|A MD corporate 8x10 print showing the freshly painted T-1. These prints are|
slightly "well worn".
|T-1 on her 2-hour maiden flight, heading northwest over Torrance Airport.|
The C-17 had its genesis in a program intended to develop a replacement for the C-130 Hercules (before, of course, the powers-that-be realized that the Herc is destined for immortality). At the time, Boeing proposed their YC-14 and McDonnell Douglas entered their YC-15. The competition was cancelled when the Air Force came to their senses and realized that the best C-130 replacement was a newer C-130.
|Signing this 8x10 of the first landing were Boeing Chief Test Pilot Bill Casey,|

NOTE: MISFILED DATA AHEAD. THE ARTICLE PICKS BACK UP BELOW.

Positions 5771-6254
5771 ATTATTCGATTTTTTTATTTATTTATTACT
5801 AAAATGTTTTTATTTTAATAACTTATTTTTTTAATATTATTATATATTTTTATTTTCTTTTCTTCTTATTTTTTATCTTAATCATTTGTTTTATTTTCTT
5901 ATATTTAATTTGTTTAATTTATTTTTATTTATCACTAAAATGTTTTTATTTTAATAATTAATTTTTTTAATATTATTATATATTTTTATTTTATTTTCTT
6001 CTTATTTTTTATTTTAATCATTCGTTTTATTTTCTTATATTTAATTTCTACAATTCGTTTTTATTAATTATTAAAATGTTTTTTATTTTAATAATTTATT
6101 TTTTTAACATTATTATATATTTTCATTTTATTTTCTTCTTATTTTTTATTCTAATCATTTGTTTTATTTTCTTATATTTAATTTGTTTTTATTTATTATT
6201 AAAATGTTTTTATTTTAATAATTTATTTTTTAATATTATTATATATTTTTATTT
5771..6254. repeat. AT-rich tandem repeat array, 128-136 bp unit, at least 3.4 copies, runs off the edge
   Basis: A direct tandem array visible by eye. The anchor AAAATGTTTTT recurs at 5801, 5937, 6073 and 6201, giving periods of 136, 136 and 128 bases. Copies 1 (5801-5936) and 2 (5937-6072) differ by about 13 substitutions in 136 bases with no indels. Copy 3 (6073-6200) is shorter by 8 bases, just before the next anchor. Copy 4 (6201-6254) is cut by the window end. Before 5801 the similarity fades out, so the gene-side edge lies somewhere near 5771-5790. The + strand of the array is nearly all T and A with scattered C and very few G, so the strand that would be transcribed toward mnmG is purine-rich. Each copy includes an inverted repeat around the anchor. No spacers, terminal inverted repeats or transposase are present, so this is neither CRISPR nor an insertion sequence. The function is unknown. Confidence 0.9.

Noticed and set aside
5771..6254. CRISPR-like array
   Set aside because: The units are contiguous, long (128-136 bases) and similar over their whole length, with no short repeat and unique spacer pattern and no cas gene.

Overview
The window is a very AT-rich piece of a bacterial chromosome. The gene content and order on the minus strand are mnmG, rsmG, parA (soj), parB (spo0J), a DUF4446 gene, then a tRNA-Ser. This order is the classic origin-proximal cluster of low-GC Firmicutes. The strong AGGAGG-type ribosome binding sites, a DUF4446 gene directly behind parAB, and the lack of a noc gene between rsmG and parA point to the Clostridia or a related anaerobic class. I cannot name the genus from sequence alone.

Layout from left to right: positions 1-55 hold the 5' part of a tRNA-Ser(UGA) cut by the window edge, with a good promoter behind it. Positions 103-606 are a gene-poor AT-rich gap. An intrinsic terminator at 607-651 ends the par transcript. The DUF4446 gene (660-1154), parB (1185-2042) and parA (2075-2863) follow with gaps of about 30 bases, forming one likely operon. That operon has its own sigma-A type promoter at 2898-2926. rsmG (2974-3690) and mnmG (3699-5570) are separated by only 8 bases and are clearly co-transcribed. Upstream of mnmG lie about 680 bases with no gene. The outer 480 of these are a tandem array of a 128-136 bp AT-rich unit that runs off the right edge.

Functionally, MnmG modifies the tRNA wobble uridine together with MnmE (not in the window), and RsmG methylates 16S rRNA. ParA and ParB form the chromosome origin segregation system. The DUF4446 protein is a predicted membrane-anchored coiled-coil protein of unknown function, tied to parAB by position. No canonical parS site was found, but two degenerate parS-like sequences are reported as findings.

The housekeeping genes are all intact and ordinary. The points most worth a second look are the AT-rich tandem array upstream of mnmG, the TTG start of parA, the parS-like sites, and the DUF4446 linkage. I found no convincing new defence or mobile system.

USAF pilot George London and Boeing Chief Loadmaster Ted Venturini. Also
onboard was Boeing Flight Test Engineer Henry Van De Graaf, who didn't sign.
The program was plagued with technical and political problems from the start. The prototype for the newly designated C-17A was essentially a hand-built plane, and was intended to be a dedicated flight test aircraft - hence the air vehicle designation of T-1 - with an expected lifespan of just five years.
|At the 20th anniversary event, from top left, Bill|
Casey, Ted Venturini, George London and Henry
Van De Graaf. (Rebecca Amber/Aerotech News)
|First flight swag|
On September 15, 2011, T-1 celebrated her 20th anniversary by flying from Edwards to Long Beach for a low pass, then re-creating the route of her original flight, landing at Edwards where a party was held and the original flight crew reunited. It was announced that the old gal would finally be retiring.
|T-1 lifts off from Edwards' Rwy 22L for the last time (Tony Landis/NASA)|
|Low approach over Long Beach, April 23, 2012 (Courtesy of Kevin Helm)|
|Where it all started (Courtesy of Kevin Helm)|